I wrote in my column last month about the double digit rise in values of some of Auckland's outer suburbs over the past six months and how the QV Residential Price Movement Index now shows the average home value for the Auckland region has topped $800,000.
There's a range of factors contributing to this and one was raised in a recent interview by Radio New Zealand's Nine to Noon presenter, Kathryn Ryan with Yi Wei Lowndes, a Chinese New Zealand real estate agent for Barfoot and Thompson in Auckland.
Yi Wei Lowndes has lived here for 27 years, is married to a New Zealander and has been in real estate for nine years. She advertises properties directly to Chinese buyers online and 90% of her clients are Chinese. She said only a small group of her clients are foreign investors living overseas, most are Chinese New Zealand citizens or permanent residents but quite a few are new migrants who have just arrived in New Zealand under the $10 Million Investor Plus category.
Immigration rules were loosened in 2009 for this group of migrants; so unlike other applicants they don't have to pass English language tests nor do they have to live in New Zealand for a minimum of 184 days each year for three years to gain permanent residency.
Lowndes said her clients see property investment as an easy business they can do without English and they are buying property as soon as they arrive including homes, lifestyle farms, holiday homes, rental properties and land for housing developments. She said in China the property prices are really expensive and in comparison New Zealand seems very cheap to her clients. They also can buy the land freehold here whereas in China the government retains ownership of the land and property is only sold on a leasehold basis. Plus, New Zealand doesn't have the stamp duty, land tax or capital gains tax that China has.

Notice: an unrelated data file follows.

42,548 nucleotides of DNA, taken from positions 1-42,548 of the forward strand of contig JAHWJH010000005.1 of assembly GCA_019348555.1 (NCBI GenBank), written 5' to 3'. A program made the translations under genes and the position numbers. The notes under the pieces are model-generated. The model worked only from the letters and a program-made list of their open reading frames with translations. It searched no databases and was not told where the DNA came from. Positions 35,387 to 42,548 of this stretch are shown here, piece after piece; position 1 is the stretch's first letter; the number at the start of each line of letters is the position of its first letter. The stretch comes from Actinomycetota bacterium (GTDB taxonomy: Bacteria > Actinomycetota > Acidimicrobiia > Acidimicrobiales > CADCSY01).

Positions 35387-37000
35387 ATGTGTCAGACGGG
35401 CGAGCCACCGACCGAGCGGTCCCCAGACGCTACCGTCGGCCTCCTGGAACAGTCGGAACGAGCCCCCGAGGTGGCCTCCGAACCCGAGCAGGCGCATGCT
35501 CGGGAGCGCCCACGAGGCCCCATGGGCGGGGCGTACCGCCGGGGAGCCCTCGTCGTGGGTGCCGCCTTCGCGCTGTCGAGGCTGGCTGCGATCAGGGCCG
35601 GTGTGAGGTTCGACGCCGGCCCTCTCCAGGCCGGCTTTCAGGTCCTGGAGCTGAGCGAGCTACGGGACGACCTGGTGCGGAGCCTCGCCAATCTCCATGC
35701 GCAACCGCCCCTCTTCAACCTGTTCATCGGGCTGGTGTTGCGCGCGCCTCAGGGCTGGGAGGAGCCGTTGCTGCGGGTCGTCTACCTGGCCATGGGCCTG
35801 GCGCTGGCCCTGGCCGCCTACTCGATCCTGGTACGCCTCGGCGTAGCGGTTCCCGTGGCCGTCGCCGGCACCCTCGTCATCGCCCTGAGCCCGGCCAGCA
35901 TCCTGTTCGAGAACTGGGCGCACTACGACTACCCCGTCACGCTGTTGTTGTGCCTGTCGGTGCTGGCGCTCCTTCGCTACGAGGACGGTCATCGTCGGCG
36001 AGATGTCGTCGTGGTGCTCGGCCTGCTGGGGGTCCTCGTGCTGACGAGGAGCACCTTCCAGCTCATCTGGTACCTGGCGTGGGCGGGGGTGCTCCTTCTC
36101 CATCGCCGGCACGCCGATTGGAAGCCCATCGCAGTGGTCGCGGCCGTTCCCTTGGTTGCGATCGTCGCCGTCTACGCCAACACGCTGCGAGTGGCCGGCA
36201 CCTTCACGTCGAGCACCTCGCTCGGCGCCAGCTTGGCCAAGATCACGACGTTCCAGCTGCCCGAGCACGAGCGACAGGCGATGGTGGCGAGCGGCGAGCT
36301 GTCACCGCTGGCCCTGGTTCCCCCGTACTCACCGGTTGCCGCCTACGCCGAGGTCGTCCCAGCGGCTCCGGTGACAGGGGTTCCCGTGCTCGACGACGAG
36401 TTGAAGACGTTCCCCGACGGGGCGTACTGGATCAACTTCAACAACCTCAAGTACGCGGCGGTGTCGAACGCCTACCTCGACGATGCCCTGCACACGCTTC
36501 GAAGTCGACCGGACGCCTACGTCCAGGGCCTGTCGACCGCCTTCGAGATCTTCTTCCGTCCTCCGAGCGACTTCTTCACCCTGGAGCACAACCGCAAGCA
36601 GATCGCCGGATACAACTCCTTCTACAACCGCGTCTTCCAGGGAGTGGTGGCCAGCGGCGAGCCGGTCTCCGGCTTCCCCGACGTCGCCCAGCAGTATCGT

Lowndes described auctions where her clients are bidding well over the expected value of a property and when she tells them they should stop bidding as they are paying too much, but they say no, this is cheap compared to China and she says she can do nothing to stop them. Lowndes says she has had clients who have paid between $300,000 and $400,000 over the expected market value for the property in order to secure it.
Kathryn Ryan pointed out in the interview that most ordinary New Zealanders don't have $10 million dollars cash so these new migrants have the bidding power at auctions.
Add to this the fact that the LVR rules mean you need a 20% deposit on your first home and new rules announced by the Reserve Bank will require a 30% deposit on an investment property in the Auckland Council region from October 1. These rules only make it harder for people to buy their first home, holiday home or rental property.